Javan leopards on brink of extinction
Mon, May 28 2012 17:34 | 2405 Views
Jakarta (ANTARA News) - The population of Javan leopards (Panthera pardus melas), who are thought to have migrated from South Asia to Java along a land bridge that bypassed Sumatra and Kalimantan during the Middle Pleistocene, continues to decline.
Javan leopards (Panthera pardus melas). (ANTARA/Musyawir)
"I think the animal was about two-and-a-half years old."
If nothing is done immediately to conserve this critically endangered species, it will soon vanish in the next few years.
According to the International Union for the Conservation of Nature (IUNC), the population of Javan leopards in the wild is estimated at less than 250 worldwide.
Meanwhile, Nurdin Razak, a wildlife photographer from Gresik, East Java, stated in Surabaya on Thursday that only about 7-10 Javan leopards remained in Baluran National Park in Situbondo.
He said that Javan leopards are found in Baluran, Alas Purwo, Meru Betiri, Bromo Tengger Semeru, Merapi and Merbabu, Ceremai, Gunung Gede, Ujung Kulon and Gunung Halimun National Parks on Java Island, but their total population is unknown.
While roaming through the Baluran National Park one night in February this year, Nurdin got the chance to photograph a Javan leopard.
"I took the photograph of a Javan leopard on February 18, 2012; it was the first ever picture taken in the last 22 years," Nurdin Razak remarked.
He added that the photo would be featured in the "Surabaya Wildlife Photo Exhibition" at the House of Sampoerna from May 26 to June 17.
The academician from Airlangga University`s school of tourism explained that he first encountered the Javanese leopard at dawn on February 18, 2012, which was a Saturday; he later managed to photograph it at night while travelling with a ranger in a car.
He pointed out that the Javan leopard was an endangered species because there were only about 250 of them left worldwide, with only about 7-10 in Baluran National Park.
The wildlife photographer, who has explored 33 national parks in Java and Bali, said that the leopard whose picture he had taken was 1.8 metres long from head to tail.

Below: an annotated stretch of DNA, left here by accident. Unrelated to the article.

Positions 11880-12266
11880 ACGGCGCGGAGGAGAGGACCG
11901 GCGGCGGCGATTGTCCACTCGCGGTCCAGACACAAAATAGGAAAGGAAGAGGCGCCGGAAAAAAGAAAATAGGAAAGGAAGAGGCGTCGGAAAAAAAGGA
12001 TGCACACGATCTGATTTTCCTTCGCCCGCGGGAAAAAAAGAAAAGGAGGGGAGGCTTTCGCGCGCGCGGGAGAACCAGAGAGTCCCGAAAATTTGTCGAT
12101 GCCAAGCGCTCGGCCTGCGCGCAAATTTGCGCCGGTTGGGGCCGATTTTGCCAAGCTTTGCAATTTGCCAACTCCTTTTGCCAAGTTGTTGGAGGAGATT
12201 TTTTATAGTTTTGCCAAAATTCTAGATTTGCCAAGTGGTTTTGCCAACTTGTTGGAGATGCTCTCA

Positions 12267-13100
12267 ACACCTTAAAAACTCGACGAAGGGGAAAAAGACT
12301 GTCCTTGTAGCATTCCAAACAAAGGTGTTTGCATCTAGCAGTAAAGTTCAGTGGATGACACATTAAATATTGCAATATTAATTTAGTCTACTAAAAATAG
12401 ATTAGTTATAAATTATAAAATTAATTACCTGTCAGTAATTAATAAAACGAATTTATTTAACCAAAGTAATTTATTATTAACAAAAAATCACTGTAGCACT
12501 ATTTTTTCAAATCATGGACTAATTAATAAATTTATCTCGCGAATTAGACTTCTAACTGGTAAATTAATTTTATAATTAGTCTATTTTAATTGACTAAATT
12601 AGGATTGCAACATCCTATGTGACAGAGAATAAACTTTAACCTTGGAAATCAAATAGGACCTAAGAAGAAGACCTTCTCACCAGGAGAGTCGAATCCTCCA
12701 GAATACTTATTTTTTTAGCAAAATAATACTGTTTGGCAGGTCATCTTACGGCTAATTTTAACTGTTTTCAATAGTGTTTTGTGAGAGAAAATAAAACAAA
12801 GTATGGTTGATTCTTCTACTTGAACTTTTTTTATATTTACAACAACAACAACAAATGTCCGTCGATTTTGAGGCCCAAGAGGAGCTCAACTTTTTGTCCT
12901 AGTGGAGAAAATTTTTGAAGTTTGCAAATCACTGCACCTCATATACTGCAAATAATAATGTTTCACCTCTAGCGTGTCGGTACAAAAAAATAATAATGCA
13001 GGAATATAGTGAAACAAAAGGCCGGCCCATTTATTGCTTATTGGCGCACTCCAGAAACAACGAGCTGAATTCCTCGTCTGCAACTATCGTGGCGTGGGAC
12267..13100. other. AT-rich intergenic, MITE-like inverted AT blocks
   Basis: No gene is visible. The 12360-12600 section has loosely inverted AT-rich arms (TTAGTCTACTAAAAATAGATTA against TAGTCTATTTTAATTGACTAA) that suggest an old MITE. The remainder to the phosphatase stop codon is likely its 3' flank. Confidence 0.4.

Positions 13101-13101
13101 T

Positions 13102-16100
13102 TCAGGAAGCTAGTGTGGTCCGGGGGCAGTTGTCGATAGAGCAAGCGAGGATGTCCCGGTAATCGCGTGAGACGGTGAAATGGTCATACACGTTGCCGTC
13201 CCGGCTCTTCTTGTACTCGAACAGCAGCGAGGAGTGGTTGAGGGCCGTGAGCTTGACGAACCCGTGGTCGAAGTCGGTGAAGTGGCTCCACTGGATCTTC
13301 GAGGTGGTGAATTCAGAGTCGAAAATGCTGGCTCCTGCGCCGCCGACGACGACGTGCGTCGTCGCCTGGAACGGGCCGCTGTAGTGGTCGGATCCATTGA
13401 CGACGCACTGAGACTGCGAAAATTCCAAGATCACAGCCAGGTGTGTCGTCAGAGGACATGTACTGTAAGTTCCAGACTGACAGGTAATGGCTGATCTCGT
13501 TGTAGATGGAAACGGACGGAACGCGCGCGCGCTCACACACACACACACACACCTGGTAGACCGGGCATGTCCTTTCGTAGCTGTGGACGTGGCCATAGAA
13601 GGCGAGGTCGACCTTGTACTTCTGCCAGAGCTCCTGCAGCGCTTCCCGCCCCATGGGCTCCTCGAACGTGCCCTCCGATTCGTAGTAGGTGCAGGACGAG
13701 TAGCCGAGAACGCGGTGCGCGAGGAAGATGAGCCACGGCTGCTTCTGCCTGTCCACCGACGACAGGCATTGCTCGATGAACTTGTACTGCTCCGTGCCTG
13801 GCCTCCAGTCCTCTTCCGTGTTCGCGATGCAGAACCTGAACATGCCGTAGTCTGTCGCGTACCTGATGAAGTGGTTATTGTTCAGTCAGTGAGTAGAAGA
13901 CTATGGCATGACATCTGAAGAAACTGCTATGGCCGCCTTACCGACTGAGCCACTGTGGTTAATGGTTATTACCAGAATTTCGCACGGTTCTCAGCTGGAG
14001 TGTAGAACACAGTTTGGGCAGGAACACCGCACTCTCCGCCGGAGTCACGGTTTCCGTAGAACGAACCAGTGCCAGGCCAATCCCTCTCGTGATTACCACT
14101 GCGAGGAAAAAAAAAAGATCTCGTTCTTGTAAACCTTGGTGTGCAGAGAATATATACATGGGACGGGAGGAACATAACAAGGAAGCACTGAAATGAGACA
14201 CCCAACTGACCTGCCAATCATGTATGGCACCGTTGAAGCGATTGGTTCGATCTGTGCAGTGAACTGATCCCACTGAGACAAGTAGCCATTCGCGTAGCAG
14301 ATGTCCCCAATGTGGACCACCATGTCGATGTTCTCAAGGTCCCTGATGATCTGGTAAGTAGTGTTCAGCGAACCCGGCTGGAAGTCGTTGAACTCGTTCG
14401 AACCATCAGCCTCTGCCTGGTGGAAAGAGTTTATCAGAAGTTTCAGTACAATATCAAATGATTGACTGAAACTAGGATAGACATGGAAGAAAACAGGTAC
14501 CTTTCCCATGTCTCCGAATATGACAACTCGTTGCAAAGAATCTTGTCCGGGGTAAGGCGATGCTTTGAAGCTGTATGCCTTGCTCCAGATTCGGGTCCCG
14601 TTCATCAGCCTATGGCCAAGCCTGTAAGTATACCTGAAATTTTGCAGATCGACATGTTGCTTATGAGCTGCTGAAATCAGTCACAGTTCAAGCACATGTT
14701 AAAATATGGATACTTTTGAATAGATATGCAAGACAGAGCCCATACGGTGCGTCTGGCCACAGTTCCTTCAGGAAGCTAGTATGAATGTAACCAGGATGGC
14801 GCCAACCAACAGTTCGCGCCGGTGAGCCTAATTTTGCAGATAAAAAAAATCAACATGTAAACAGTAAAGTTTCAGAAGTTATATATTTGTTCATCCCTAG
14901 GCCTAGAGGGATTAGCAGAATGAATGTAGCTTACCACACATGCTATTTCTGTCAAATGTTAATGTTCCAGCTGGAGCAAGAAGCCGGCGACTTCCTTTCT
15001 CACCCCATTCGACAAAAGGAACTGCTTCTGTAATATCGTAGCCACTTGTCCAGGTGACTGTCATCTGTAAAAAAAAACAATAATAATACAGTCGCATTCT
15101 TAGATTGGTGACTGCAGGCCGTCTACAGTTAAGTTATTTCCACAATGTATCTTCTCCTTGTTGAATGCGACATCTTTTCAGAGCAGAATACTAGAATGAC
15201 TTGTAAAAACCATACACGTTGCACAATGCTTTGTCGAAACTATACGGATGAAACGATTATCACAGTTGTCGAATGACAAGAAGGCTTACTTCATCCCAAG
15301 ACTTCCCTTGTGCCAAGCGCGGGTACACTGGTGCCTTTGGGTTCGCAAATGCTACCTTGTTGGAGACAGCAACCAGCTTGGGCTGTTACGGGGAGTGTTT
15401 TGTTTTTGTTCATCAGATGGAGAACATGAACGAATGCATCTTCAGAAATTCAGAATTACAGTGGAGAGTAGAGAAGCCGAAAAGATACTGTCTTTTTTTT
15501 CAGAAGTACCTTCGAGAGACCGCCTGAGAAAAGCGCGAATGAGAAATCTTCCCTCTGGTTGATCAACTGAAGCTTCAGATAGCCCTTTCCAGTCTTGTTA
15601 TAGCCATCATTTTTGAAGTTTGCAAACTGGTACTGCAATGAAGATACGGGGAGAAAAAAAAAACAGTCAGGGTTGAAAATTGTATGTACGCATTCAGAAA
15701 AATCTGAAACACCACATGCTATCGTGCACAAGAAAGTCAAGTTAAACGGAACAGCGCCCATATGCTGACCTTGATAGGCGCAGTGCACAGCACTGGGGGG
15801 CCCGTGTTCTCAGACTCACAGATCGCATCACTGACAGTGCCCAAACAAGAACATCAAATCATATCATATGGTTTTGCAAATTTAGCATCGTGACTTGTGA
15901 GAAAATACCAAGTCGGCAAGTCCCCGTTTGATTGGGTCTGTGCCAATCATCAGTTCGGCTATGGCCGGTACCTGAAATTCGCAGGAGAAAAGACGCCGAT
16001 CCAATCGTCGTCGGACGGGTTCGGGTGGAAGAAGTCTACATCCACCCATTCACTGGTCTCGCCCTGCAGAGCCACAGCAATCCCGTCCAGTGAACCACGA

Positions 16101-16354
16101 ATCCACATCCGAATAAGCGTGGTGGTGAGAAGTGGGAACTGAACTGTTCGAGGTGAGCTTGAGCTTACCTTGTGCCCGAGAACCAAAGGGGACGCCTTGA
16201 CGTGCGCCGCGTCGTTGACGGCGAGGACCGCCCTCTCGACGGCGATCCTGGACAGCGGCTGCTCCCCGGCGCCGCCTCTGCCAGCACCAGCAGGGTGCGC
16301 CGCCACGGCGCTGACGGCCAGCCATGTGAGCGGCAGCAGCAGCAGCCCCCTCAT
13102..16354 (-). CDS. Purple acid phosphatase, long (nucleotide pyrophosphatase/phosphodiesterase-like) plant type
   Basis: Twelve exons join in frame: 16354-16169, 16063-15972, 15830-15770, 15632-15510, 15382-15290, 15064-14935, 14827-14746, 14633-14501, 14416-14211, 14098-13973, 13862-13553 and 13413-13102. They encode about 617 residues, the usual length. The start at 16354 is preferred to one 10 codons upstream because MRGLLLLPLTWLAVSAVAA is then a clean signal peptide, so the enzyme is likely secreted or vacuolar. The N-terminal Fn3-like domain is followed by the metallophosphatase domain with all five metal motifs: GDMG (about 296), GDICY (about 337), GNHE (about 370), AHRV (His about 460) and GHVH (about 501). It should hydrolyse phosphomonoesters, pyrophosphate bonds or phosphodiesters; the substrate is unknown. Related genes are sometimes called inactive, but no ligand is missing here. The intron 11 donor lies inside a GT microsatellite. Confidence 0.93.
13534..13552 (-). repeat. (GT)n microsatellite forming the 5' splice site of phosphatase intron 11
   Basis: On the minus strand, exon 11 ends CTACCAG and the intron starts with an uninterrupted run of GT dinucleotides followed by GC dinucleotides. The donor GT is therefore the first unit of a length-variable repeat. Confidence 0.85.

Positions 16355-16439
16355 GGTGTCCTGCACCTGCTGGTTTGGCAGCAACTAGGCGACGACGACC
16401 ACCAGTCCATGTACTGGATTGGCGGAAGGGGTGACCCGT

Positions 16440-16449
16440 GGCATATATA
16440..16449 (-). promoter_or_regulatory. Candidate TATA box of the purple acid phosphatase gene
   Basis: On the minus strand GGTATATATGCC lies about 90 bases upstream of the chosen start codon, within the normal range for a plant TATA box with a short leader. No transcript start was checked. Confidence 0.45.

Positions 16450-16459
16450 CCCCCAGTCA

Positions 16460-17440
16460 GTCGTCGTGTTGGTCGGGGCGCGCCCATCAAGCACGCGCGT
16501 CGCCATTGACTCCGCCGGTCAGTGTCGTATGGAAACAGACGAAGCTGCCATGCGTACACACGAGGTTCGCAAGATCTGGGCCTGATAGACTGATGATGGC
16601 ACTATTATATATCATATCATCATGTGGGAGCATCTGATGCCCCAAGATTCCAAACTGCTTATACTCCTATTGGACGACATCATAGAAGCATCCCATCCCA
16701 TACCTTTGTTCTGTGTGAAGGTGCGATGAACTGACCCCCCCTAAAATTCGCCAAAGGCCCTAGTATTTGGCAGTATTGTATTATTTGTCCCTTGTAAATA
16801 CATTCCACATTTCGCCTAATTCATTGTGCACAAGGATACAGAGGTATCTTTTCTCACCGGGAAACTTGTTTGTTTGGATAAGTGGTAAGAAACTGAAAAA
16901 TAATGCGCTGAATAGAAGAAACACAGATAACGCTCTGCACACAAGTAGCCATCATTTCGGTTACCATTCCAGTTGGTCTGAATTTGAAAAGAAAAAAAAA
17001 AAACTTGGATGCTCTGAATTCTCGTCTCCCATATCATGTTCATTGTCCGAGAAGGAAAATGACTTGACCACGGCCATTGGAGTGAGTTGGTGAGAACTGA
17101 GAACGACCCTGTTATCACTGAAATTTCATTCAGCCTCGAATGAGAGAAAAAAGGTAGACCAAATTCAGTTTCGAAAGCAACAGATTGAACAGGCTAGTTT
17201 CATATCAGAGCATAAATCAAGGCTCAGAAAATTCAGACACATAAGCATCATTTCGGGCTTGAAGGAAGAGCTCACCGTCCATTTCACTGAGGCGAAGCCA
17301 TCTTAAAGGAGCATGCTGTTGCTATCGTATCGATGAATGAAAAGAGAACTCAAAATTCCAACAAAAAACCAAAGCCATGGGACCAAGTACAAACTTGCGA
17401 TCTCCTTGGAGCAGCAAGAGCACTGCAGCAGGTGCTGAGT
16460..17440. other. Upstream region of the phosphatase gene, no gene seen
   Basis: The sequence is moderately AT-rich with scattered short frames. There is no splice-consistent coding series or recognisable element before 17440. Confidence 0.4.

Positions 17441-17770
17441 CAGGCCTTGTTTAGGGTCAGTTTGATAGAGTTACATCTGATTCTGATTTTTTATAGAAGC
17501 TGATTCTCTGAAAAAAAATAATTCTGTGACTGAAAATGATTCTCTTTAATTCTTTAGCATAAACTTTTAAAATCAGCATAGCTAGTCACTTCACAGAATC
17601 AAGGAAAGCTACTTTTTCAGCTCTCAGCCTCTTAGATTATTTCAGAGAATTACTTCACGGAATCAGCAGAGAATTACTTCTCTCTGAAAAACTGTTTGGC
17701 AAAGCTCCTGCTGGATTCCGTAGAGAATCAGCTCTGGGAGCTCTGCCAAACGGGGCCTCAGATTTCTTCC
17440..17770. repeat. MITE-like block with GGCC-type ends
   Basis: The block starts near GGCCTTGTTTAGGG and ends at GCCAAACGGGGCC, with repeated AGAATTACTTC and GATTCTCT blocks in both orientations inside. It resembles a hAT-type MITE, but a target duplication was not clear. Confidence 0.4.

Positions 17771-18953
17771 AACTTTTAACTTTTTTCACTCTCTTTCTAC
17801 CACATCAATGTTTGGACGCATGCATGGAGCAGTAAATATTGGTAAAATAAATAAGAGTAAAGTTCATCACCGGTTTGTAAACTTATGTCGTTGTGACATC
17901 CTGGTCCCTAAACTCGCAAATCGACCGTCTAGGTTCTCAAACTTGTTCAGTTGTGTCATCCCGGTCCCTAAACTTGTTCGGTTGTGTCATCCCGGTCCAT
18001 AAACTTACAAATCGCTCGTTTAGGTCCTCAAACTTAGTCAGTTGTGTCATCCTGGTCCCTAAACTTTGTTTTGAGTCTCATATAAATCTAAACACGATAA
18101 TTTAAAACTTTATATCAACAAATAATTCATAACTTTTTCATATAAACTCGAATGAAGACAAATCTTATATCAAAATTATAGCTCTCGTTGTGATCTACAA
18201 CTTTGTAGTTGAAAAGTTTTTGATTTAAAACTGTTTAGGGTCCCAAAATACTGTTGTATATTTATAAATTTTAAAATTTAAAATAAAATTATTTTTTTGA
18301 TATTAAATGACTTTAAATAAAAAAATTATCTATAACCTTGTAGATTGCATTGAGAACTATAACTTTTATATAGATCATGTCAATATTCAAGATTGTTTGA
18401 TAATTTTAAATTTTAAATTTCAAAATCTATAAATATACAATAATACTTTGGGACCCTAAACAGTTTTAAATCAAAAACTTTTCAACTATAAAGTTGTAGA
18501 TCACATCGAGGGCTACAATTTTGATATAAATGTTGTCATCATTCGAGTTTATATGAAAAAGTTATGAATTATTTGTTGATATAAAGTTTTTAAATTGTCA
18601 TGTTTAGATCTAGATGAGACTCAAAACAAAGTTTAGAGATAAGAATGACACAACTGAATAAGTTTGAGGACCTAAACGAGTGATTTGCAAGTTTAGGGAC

"I think the animal was about two-and-a-half years old when I spotted it at the Baluran evergreen area, some 4.7 km east of Bekol in Situbondo," Nurdin stated.
He noted that due to population growth, agricultural expansion and uncontrolled poaching, the population of Javan leopards is threatened by loss of habitat, which will eventually lead to their extinction.
Therefore, according to Nurdin, an overall effort should be made to protect these animals from extinction, including the enforcement of strict hunting laws.
Interestingly, the Javan leopard has also become a symbol of friendship between the people of Indonesia and Germany, and Berlin`s Tierpark is the only zoo which keeps the animal.
On January 16, 2012, two Javan leopard cubs - a male and a female - were born to their mother Shinta and father Wuppi in Tierpark zoo. The local community greeted their birth enthusiastically.
In a press conference before dozens of local newsmen, the Indonesian Ambassador to Germany, Eddy Pratomo, gave them traditional names: the female cub was named "Srikandi" and the male, "Arjuna."
The 6-year-old Shinta, the mother of Srikandi and Arjuna, was born in Taman Safari Indonesia, while Wuppi, 18, was raised in Wupertal, Germany.
According to Eddy Pratomo, the birth of the Javan leopard cubs was met with great enthusiasm from the German people, especially the citizens of Berlin.
"Even before the press conference on the birth of the Javan leopards, the German media had begun to publicise it," Eddy Pratomo observed.
He also appealed to the German people to love the rare animals as a symbol of friendship and goodwill between Indonesia and Germany.
"It also adds a note of happiness for the 60th anniversary of Indonesian-German relations this year," he said, adding that the successful breeding of the Javan leopard was an achievement of cooperation between Tierpark Berlin and Taman Safari Indonesia since 2010.
As part of this cooperation, Tierpark Berlin had lent a jaguar and a giraffe to Taman Safari Indonesia, which reciprocated by lending a pair of Javan leopards to Tierpark.
In addition to the Javan leopards, Tierpark Berlin also keeps a pair of Sumatran tigers and Sumatran elephants.
Several national parks on Java Island are said to keep Javan leopards, from Ujung Kulon on the tip of West Java to Alas Purwo on the tip of East Java, but because of habitat loss, their population is now unknown.
Wildlife Extra News has reported on its official website, www.wildlifeextra.com, that a rare Javan leopard was released back into the wild in June 2009, almost a year after it was found trapped in West Java.
The website stated that a team comprising members from the UK charity International Animal Rescue (IAR) and the Animal Sanctuary Trust Indonesia (ASTI) rescued the highly endangered animal, which they named "Aceng," and restored it to health.
Finally, on June 18, 2009 - almost 10 months after he was rescued - Aceng began his journey back to freedom in the wild.
Editor: Priyambodo RH
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